South-Slavic ethnic group

The Bosniaks (Bošnjaci/Бошњаци, feminine: Bošnjakinja/Бошњакиња) are a South Slavic ethnic group native to the Southeast European historical region of Bosnia,[3] which is today part of Bosnia and Herzegovina, who share a common Bosnian ancestry, culture, history and language. They come from Old Bosnia, which is today Bosnia and Herzegovina, though many of them are from the other Balkan populations, especially Serbia, Montenegro and Croatia. They come from medieval Bosnians or Bošnjani, Slavic that lived in what was then Bosnia. Medieval Bosniaks or Bosnians (called Dobri bošnjani = Good Bosnians) practiced different religions but they all spoke the Bosnian language. Today, Bosniaks are mostly Bosnian-speaking, and write in the Latin script or Cyrillic script. Most modern Bosniaks are Muslim, and some are agnostic and atheists. Majority of Bosniaks today adhere to the Sunni branch of Islam. They have both European and Islamic heritage. Both within the Balkans region and throughout the world, Bosniaks are often noted for their unique culture, which has been influenced by both eastern and western civilizations and schools of thought over the course of their history.

Flag of the Republic of Bosnia and Herzegovina, today it is used as an ethnic flag.
Total population
c. 2.5 million[1]
Regions with significant populations
Bosnia and Herzegovina Bosnia and Herzegovina 1,769,592[2]
Sunni Islam
Related ethnic groups
Other South Slavs, Serbs and Croats

The Oxford English Dictionary says the ethnonym Bosniak was first used in English by the British diplomat and historian Paul Rycaut in 1680. He spelled it Bosnack to sound like the post-classical Latin Bosniacus (possibly earlier than 1682), the French word Bosniaque (1695 or earlier) or the German word Bosniak (1737 or earlier).[4] An ethnonym is a name of a group of people. The 1836 version of Penny Cyclopaedia V. 231/1 uses the modern spelling:

"The inhabitants of Bosnia are composed of Bosniaks, a race of Sclavonian origin".[5]

All Slavic languages use the suffix -ak for masculine nouns. For example, people from the ethnic group in Poland can be called Polak and people from Slovakia Slovaks (Slovák). Consequently, "Bosniak" is logic equivalent to its non-ethnic counterpart "Bosnian," which came to English from Middle French as Bosnien): a native of Bosnia.[6]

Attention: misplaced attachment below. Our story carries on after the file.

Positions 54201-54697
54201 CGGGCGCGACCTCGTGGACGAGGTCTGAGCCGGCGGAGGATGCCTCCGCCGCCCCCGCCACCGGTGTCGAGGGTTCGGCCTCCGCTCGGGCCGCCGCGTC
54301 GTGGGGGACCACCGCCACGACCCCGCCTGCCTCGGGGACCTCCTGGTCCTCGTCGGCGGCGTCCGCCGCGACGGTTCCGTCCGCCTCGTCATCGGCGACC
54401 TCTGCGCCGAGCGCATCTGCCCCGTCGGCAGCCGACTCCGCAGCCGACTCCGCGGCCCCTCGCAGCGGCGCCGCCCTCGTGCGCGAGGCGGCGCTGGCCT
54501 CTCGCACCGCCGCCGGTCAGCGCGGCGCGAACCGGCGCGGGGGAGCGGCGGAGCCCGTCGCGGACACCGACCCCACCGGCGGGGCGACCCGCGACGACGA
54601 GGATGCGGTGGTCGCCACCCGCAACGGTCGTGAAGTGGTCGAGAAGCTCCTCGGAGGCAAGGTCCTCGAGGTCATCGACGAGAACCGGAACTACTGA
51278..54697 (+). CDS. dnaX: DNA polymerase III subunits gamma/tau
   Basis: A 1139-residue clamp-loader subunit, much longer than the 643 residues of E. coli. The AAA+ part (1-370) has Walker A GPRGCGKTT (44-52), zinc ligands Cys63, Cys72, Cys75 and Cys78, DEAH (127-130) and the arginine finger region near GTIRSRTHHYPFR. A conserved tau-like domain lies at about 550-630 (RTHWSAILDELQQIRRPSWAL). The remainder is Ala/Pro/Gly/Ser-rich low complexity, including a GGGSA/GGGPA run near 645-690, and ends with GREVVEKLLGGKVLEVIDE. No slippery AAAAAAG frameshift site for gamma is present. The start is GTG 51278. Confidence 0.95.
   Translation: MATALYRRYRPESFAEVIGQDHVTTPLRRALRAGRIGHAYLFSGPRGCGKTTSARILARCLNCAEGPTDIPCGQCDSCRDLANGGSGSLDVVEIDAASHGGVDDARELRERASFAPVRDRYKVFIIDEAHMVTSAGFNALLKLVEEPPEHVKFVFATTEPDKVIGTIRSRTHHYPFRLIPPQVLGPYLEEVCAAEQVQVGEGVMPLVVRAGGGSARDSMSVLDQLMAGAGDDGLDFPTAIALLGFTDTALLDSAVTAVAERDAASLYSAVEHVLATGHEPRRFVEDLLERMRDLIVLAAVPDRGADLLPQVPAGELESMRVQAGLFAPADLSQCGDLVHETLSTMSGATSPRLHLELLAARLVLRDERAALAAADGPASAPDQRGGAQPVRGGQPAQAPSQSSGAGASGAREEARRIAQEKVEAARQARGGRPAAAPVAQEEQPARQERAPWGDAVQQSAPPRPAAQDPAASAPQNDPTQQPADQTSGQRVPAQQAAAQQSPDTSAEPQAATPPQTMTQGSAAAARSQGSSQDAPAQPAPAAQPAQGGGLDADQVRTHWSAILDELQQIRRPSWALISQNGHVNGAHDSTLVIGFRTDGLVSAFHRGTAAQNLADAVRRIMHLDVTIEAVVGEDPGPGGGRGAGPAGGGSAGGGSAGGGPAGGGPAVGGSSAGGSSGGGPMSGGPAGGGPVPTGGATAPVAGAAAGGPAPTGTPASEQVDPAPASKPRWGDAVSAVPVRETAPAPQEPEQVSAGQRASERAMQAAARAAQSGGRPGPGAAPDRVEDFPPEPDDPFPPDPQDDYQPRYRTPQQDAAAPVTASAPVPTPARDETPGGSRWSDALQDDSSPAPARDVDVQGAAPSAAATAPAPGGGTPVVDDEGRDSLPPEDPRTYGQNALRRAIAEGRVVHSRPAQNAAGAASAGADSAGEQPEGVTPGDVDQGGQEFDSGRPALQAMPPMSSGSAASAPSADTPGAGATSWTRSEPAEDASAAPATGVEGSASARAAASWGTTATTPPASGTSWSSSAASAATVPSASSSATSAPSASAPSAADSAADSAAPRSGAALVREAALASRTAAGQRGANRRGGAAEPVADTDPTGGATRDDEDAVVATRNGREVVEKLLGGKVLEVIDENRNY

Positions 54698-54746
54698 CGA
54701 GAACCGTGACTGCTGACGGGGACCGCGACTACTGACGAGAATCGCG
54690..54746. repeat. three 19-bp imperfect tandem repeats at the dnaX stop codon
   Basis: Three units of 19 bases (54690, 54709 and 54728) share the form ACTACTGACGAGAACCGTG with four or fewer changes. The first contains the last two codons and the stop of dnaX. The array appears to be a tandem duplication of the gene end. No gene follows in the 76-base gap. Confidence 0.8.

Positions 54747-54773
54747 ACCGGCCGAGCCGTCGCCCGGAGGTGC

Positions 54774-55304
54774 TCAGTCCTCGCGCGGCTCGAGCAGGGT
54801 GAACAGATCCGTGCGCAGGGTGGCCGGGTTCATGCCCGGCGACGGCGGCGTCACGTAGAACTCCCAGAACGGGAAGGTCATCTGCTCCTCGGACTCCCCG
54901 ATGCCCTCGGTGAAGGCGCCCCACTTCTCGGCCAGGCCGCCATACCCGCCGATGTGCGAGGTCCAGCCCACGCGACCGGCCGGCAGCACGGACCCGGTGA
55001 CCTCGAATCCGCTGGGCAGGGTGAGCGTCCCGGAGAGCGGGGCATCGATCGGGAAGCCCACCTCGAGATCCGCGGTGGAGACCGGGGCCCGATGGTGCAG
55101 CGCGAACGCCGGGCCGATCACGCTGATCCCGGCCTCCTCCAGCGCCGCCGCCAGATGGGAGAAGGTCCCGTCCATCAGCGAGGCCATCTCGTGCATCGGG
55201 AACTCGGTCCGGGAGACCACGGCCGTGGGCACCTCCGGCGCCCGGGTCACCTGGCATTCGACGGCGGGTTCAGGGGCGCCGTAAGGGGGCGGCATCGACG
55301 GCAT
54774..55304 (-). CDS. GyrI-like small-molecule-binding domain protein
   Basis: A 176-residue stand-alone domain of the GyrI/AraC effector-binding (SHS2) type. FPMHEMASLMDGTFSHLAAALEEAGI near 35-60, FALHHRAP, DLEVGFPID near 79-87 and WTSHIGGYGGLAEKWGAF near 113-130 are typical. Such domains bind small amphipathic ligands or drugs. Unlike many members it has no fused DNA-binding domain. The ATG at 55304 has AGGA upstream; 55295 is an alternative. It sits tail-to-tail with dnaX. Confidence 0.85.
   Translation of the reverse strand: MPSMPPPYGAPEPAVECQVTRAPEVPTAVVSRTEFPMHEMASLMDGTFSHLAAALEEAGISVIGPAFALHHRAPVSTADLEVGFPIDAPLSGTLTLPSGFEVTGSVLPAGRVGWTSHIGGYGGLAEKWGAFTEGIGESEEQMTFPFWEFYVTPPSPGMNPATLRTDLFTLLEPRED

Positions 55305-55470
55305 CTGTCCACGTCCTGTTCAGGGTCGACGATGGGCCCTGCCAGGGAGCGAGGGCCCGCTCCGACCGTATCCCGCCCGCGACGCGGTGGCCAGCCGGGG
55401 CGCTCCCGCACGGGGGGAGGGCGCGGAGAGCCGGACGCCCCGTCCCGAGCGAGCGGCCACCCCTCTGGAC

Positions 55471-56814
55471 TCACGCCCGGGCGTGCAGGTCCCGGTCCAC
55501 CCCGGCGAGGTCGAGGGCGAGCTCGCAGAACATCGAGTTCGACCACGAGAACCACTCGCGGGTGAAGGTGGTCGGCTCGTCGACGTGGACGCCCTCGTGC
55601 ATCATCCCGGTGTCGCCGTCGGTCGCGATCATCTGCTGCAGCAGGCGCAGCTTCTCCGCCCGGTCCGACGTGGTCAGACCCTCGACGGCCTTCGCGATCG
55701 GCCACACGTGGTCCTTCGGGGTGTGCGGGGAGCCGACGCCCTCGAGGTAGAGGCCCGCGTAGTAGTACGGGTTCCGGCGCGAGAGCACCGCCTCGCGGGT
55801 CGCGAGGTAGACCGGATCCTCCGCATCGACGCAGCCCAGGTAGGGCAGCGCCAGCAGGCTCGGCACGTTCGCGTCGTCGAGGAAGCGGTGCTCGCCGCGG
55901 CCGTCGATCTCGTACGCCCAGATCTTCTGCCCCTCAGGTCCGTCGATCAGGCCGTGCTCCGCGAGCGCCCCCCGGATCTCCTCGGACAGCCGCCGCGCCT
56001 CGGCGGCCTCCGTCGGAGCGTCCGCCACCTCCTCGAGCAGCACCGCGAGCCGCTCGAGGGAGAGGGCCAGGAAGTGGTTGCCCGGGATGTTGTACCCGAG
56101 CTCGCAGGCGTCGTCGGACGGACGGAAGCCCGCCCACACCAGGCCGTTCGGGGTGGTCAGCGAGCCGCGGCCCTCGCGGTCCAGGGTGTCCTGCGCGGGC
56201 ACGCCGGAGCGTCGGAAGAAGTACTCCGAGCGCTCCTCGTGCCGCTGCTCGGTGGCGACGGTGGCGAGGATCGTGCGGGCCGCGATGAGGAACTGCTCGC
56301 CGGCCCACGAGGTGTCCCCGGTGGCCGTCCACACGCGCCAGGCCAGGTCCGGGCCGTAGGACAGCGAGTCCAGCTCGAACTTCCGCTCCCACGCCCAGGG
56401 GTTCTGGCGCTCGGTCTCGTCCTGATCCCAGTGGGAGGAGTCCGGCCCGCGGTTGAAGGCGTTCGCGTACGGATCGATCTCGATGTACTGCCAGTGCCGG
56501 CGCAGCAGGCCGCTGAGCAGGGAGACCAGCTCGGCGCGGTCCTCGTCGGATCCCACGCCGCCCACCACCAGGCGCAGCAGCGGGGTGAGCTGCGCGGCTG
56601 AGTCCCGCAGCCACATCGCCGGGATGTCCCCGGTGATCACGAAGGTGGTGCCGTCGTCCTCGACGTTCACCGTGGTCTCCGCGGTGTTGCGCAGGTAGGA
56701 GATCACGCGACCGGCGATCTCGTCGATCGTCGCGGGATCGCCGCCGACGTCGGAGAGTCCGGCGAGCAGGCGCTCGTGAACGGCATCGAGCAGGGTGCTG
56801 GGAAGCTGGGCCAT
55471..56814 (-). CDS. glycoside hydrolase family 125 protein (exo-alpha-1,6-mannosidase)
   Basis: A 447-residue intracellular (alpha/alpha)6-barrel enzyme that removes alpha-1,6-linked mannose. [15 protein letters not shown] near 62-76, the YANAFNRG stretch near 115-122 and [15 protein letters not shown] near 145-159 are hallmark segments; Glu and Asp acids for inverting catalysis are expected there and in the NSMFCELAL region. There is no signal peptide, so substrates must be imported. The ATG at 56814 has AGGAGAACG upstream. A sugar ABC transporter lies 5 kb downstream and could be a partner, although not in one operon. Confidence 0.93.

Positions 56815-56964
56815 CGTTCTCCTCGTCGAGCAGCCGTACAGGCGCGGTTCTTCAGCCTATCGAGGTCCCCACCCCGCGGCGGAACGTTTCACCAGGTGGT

English-speakers usually say Bosnian Muslim when they mean Bosniaks, but this is not completely correct because not all Bosniaks are Muslim. Partly because of this, ever since the country Yugoslavia broke up, people have started to say Bosniak instead of Muslim as an official way to talk about this group of people ethnic term to avoid confusion.[7] They also say Bosnians, but this word can mean anyone from Bosnia or Herzegovina, not just members of the Bosniak ethnic group.

A few million Bosniaks live in the Balkans, and about one million other Bosniaks live in other parts of the world. Ethnic cleansing and genocide during World War II (1939-1945) and the Bosnian War (1993–95) killed many Bosniaks and drove others to move away from where they had been living. Partially because of this,[8] there has been a Bosniak diaspora in a number of countries, including Bosnian Austrians, Germany, Bosnian Australians, Sweden, Turkey, Canada, and the United States.


  1. Nasevski, Boško; Angelova, Dora. Gerovska, Dragica (1995). Македонски Иселенички Алманах '95. Skopje: Матица на Иселениците на Македонија. pp. 52–53.{{cite book}}: CS1 maint: multiple names: authors list (link)
  2. 2002 census Archived 21 June 2004 at the Wayback Machine.
  3. "Historical Construction and Development of Bosniak Nation". Retrieved 2019-07-26.
  4. "Bosniak". Oxford English Dictionary (3rd ed.). Oxford University Press. September 2005.
  5. Charles Knight (1836). The Penny Cyclopaedia. Vol. V. London: The Society for the Diffusion of Useful Knowledge. p. 231.
  6. "Bosnian". Oxford English Dictionary (3rd ed.). Oxford University Press. September 2005.
  7. "Bosnia and Herzegovina: People", The World Factbook, American CIA, 2016 [2007], ISSN 1553-8133, archived from the original on 2018-03-15, retrieved 2016-04-13
  8. Committee on Foreign Relations, US Senate, The Ethnic Cleansing of Bosnia-Hercegovina, (US Government Printing Office, 1992)

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